However...the point of the countermagic rules seems to be that it gets away from specific effects. if a specific effect was mandatory, ("The spell level must include an effect that could physically counter the target spell") then it would say so. But it doesn't say that. Instead, it's simply states "half power".

For example, a level 3 PeTe effect (Weaken Dirt, +1 Touch) can't do anything against a lvl 5 "create boulder" effect (base 3, +2 Voice)...and yet according to the countermagic rules, it should be able to counter it. Now, a lvl 5 (Base Effect 4, +1 Touch) could partially counter a lvl 10 "Create large boulder" (base effect 3, +2 group, +2 voice) effect, by hollowing out a small cave inside the larger boulder. But according to the countermagic rules, it can protect the maga or one other person - not one other person within touch range. So there's some iffy things going on with Range, as countermagic seems to have abstracted the Range out.

As such, in the absence of any explicit statements, I would argue that it's just power vs. power. Thought - if this is the case, then countermagic is probably closer to MuVi "mess with the effect of the spell" - the maga is weaving their own magic into the target spell as it forms, and thereby causing it to fizzle out somehow.

(Also - if we suggest that Intelligo magic can't actually do countermagic, then it's penalizing Intelligo characters. And while I know this isn't a game of subtle game balance, that seems to be a penalty for no real good reason.)

Of course, the rules as I interpret them give yet another reason to play specialists - as your highest TeFo now is your countermagic level, regardless of target.

EDIT - has there been any errata on this issue?

Kevin, by that logic the form of the magic being countered wouldn't matter and rules for determining the effect would be completely unnecessary.

Yep. That's my point. The rules don't actually say that you need to counter the effect, or even be able to identify the effect - just that you must be able to perceive the Form (pg 83, center + right column), and that the level of your spell must be half the level of the target spell. There is no discussion of creating or identifying an effect. (EDIT - a Creo Terram effect, for example, would be much different to counter than a Perdo Terram effect - but to counter it, you don't need to identify what the spell actually does.) Which implies that it's not about effect - it's about power.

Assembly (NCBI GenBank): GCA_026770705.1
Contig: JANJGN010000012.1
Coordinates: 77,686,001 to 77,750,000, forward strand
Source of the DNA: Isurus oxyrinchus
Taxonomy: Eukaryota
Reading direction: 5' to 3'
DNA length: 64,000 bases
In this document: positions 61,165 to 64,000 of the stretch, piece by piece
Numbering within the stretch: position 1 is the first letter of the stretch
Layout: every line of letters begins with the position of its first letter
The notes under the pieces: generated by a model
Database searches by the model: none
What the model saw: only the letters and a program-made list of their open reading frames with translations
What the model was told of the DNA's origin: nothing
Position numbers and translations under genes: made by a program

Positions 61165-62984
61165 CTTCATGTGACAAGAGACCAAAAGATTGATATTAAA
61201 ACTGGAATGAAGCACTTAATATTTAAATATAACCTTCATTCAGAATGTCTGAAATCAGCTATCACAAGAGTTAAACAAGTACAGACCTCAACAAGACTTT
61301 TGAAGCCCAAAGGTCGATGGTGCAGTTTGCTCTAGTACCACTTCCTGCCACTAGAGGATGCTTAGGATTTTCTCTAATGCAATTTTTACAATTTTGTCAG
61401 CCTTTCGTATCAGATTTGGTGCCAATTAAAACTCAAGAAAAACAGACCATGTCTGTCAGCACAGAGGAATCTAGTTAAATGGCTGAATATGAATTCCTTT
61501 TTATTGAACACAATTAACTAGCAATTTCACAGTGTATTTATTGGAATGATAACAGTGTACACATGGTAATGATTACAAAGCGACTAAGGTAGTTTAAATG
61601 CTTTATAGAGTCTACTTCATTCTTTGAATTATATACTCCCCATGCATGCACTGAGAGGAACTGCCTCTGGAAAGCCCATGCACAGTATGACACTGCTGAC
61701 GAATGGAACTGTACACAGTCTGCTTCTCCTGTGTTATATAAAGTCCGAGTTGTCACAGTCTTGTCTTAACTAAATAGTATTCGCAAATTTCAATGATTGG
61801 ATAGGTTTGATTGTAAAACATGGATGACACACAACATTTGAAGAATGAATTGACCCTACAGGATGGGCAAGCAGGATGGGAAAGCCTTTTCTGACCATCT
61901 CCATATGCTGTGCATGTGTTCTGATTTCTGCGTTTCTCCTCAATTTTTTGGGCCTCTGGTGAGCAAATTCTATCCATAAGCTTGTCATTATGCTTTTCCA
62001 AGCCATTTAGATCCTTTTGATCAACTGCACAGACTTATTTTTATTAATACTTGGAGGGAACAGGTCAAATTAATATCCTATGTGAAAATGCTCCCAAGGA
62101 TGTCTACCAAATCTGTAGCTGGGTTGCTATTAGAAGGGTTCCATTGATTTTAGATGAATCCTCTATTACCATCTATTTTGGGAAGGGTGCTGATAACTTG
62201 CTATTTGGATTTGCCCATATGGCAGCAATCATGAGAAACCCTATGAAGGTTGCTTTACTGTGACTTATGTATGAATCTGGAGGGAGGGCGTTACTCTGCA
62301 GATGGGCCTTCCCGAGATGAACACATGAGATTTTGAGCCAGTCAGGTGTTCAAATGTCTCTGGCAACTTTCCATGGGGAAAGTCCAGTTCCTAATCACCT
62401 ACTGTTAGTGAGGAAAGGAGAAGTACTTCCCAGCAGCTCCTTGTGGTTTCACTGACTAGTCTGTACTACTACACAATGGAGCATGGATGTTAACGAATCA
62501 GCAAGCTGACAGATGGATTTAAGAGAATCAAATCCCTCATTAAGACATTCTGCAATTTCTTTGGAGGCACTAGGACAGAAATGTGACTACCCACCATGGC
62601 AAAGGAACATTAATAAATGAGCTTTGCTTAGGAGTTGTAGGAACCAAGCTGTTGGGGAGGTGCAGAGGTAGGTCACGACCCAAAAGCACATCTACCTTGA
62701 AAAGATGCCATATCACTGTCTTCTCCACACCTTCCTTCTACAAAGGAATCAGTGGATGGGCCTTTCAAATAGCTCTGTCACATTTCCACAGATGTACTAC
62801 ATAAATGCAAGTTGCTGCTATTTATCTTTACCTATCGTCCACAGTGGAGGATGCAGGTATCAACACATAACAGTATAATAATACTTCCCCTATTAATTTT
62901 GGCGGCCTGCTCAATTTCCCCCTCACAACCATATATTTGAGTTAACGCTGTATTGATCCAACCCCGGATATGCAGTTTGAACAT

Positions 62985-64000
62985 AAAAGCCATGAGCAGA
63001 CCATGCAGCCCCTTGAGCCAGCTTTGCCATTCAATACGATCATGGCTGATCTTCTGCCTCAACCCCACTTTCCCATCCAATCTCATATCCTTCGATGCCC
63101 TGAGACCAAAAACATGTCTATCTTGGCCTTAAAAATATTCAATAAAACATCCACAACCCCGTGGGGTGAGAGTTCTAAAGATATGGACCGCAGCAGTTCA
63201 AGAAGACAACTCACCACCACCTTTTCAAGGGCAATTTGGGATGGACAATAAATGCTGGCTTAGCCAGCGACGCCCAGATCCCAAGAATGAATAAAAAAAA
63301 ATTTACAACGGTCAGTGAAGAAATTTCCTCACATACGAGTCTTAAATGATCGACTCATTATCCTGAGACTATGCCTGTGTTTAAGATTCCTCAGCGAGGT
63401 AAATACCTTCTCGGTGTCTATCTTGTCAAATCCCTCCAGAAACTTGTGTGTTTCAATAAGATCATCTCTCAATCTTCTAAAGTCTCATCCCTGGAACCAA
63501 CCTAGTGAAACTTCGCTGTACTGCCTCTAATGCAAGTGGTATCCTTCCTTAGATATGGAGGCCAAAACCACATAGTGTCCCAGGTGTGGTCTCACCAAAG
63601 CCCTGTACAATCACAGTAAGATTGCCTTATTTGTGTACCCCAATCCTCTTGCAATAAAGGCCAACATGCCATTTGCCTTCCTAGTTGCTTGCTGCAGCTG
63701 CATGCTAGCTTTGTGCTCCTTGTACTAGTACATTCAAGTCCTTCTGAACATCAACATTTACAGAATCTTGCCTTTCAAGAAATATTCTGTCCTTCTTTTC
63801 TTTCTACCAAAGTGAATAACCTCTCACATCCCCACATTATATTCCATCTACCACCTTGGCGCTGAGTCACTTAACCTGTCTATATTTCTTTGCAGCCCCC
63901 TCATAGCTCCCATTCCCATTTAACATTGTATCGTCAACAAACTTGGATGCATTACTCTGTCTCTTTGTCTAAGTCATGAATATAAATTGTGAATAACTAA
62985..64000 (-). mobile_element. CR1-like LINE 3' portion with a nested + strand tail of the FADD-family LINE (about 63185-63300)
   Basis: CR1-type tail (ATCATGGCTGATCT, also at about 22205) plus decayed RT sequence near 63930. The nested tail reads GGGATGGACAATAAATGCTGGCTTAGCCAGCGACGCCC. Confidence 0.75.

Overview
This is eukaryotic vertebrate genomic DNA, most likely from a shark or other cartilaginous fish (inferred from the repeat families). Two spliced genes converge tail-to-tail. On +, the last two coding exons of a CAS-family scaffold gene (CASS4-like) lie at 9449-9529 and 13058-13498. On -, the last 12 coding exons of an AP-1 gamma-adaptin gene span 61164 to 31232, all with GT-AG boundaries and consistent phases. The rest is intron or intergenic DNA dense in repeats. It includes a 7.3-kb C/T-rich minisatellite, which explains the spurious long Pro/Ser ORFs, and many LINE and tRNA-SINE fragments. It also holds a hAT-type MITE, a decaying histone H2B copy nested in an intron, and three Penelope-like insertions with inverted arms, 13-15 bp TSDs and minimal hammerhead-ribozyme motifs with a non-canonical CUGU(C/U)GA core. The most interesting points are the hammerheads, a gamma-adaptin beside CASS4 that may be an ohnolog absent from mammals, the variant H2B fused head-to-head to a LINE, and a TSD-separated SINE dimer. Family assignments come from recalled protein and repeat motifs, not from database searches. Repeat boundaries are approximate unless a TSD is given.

Now, you could easily argue that "you must know the form" implies that you must also use the form. But it seems that everyone agrees that you could, say, use a Creo Aquam effect to counter a Creo Ignem - even though there is no discussion of effects vs. effects on that page.

AS such, "effects-based countering" seems to be a house rule, or maybe something pulled in from previous editions. But whatever it is, it's not stated in the RAW, here.

EDIT - which, as I re-read the original post more closely, is pretty much what the OP is asking about.

As a guess, the requirement that you must be able to identify the Form is an attempt to match up the Countermagic rules with the Perdo Vim Antimagic rules, which require that you be able to identify the Type (Hermetic vs. Infernal, for example) and the Form as well (Terram vs. Cursing).

Of course, you can do anything you like. I think it's a bit illogical to presume that Intellego Terram can be used as a fast cast defense against say any offensive spell. Your additional point about Perdo Vim antimagic rules actually makes Perdo Vim weaker than anything else at fast cast magic, since it, and only it, must respond to the form of the effect in some logical and consistent manner based on the Form of the underlying effect.

I will stipulate that it is not explicitly stated that the form of the spell must be specifically countered, but logic suggests that the form must be countered, otherwise there is no reason to bother with determining the Form of the Effect. How does a high level Intellego Terram spell stop an incoming PoF? It doesn't. You might say that it provides you with situational awareness of the terrain and a place to hide, but by the time that information can be acted upon, IMO, the die has been cast and you get roasted with the PoF.

I too think that InTe would not be a good choice of a fast-cast defense against a CrIg spell. The mean of defense should be approriate to the attack.

On the other, the Intellego specialist might be able to use an InIg spell to avoid the incoming CrIg attack, essentially supernaturally dodging the attack even if this is the kind of spell that cannot be dodge mundanely.

I'm struggling with InIg being able to defend against a Cr/ReIg attack, just a bit. On one level, I like it, in that it gives the Intellego specialist something he can do. Such a spell would provide information to "dodge" the attack, somehow, does he therefore automatically dodge the attack because of the information received? Can he communicate that information to others so that they can act in time? If he dodges the attack does his shield grog get hit with it, instead, say if the level of the fast cast effect is 1/2 the level of the offensive spell?